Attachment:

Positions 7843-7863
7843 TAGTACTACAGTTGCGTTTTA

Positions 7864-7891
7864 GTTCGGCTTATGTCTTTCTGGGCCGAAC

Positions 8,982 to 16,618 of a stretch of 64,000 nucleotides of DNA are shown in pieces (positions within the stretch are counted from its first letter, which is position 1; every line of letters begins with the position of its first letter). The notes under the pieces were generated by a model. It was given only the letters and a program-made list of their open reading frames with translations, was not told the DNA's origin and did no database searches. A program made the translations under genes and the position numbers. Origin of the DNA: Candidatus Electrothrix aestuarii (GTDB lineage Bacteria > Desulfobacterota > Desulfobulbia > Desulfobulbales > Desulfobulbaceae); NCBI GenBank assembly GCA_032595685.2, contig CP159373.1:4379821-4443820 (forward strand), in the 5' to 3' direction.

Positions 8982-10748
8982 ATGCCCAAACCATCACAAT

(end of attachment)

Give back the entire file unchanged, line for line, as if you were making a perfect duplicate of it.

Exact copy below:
Positions 7843-7863
7843 TAGTACTACAGTTGCGTTTTA

Positions 7864-7891
7864 GTTCGGCTTATGTCTTTCTGGGCCGAAC

Positions 8,982 to 16,618 of a stretch of 64,000 nucleotides of DNA are shown in pieces (positions within the stretch are counted from its first letter, which is position 1; every line of letters begins with the position of its first letter). The notes under the pieces were generated by a model. It was given only the letters and a program-made list of their open reading frames with translations, was not told the DNA's origin and did no database searches. A program made the translations under genes and the position numbers. Origin of the DNA: Candidatus Electrothrix aestuarii (GTDB lineage Bacteria > Desulfobacterota > Desulfobulbia > Desulfobulbales > Desulfobulbaceae); NCBI GenBank assembly GCA_032595685.2, contig CP159373.1:4379821-4443820 (forward strand), in the 5' to 3' direction.

Positions 8982-10748
8982 ATGCCCAAACCATCACAAT